The Cikini jewels

Kafil Yamin
IPS Special report for Social Watch

For decades, the Cikini traditional market in central Jakarta has been a mecca for small jewelry traders keen on making humble livelihoods in the Indonesian capital. "This traditional market serves as a bank for us. When we have cash, we buy a ring, earring or bracelet. But when we need money, we sell them," said 38-year-old Maimunah, a Cikini patron for more than a decade and a half. However, the days of the bustling market, long familiar to Jakarta residents, are numbered. Only 32 of 479 jewelry kiosks remain open, as the sprouting of huge commercial malls draws long-time customers away.

"It’s getting more and more quiet around here," said Mahmud, 47, a jewelry shop owner here for two decades. "People prefer to go shopping in that mall," he said, pointing to the huge Cikini Mall just in front of his compound.

The Cikini market is far from a lifeline for the poorest Indonesians. Still, the changes there show how the country’s bid for modernisation and affluence can adversely affect the lives of ordinary folk supposed to benefit from them. Analysts say it reflects how the push for market-driven development and modernisation is often at the expense of the less well-off and less powerful.

Over the years, hundreds of traditional markets in the country have become modern supermarkets, malls, and plazas. In Jakarta, traditional markets are being put on the list of the government’s urban ‘rejuvenation’ programme.

Ilyas Ruhiyat, a leader of the Muslim Nahdlatul Ulama organisation, says these have left out small traders, who do not have the clout that big business does. "The results of development are not equally shared," he said. "And it can make people angry." Some rejuvenation projects have met resistance from traditional market dwellers.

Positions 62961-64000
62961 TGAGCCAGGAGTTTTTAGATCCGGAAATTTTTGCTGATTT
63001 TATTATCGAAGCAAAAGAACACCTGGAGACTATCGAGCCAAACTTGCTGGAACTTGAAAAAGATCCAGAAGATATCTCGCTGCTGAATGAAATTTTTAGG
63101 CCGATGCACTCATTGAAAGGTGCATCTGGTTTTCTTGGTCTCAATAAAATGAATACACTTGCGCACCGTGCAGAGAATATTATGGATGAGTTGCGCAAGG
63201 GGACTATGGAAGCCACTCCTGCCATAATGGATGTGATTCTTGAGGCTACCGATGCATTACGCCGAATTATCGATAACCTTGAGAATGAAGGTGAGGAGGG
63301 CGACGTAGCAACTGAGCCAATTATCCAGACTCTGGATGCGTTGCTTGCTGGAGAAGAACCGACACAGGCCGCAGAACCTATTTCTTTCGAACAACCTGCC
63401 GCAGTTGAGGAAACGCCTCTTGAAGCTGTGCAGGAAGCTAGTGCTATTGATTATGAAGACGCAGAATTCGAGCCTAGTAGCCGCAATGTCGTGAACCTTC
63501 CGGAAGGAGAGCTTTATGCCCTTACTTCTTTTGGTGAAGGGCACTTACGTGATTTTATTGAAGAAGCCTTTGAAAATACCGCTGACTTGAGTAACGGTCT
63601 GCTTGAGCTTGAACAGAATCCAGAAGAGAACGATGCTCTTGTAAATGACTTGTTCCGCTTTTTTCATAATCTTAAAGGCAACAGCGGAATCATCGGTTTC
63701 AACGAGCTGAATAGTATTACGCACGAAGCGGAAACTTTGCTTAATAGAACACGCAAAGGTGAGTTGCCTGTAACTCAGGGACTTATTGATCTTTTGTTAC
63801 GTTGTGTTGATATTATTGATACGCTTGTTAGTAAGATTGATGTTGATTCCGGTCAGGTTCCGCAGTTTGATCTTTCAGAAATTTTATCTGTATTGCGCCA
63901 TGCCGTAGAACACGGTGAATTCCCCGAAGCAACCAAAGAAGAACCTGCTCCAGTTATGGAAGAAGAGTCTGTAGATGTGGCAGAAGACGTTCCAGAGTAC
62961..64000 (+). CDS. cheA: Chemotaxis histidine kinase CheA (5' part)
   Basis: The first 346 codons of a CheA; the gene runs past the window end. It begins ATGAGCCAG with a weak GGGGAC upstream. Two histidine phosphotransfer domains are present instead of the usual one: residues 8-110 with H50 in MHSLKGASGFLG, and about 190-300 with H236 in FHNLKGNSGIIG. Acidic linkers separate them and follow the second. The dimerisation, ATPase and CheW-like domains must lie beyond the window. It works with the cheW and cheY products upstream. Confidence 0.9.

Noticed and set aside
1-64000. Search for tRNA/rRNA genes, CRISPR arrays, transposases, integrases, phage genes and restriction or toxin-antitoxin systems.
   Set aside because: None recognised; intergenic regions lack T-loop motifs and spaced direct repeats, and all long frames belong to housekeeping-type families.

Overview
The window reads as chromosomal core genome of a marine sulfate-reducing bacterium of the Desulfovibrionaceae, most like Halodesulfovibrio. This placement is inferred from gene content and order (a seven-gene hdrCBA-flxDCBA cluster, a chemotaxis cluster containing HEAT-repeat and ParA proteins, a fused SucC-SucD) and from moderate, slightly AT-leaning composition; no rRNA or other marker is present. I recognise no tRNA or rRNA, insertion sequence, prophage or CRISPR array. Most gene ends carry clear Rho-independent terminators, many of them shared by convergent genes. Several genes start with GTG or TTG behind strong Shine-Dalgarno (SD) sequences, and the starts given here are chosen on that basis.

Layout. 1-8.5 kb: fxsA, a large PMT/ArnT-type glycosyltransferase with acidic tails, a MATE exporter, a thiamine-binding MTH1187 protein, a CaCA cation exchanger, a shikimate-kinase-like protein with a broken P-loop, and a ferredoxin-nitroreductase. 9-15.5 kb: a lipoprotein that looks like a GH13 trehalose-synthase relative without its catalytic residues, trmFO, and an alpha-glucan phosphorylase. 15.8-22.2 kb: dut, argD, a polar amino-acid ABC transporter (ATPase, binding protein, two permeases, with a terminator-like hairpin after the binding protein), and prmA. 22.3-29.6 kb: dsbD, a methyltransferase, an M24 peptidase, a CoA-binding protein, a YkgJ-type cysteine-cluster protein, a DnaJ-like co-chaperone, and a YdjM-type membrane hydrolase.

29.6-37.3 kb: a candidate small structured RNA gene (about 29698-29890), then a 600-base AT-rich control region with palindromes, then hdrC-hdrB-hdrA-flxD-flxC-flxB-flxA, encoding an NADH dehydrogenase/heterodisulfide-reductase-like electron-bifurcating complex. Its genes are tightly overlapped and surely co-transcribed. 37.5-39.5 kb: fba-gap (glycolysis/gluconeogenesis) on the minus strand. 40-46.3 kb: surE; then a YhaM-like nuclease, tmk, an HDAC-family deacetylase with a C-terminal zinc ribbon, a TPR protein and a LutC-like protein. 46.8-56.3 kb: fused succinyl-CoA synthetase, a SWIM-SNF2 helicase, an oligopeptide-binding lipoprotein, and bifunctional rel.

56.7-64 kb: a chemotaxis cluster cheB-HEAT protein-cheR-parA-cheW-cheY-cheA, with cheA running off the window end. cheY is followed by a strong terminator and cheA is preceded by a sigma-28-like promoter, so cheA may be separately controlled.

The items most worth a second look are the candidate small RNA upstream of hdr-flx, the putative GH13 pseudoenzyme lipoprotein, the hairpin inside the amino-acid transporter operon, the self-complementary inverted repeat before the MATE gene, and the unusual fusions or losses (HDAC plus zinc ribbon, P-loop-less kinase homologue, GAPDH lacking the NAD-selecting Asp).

"If dwellers of certain sites stage strong resistance against a rejuvenation project, people can guess what is going to happen next: a fire. And then the fire engines would come late," said a ‘warteg’ or street food seller in central Jakarta. "The next scene would be a billboard stand at the burnt site, notifying that the place is state property and a ‘public’ project is underway on it," he remarked.

This may be an urban, and thus limited, example for an archipelago of more than 13,000 islands and 204 million people. But Ignas Kleden, social scientist at the Society for Political and Economic Studies (SPES) research center, says the phenomenon clearly shows that the government is on the side of big business. "People would say ‘to hell with the professed commitment to the less fortunate, just look at what they are doing’," Kleden said. The government has succeeded in sharply reducing levels of absolute poverty. However, it has yet to do as much to ensure special help for the less privileged - and to address the highly unequal distribution of wealth in the country. Like several of its Southeast Asian neighbours, Indonesia’s record in reducing poverty stands out. 70% of Indonesians lived below the poverty line 25 years ago, but official figures say this has fallen to 14% as of 1996.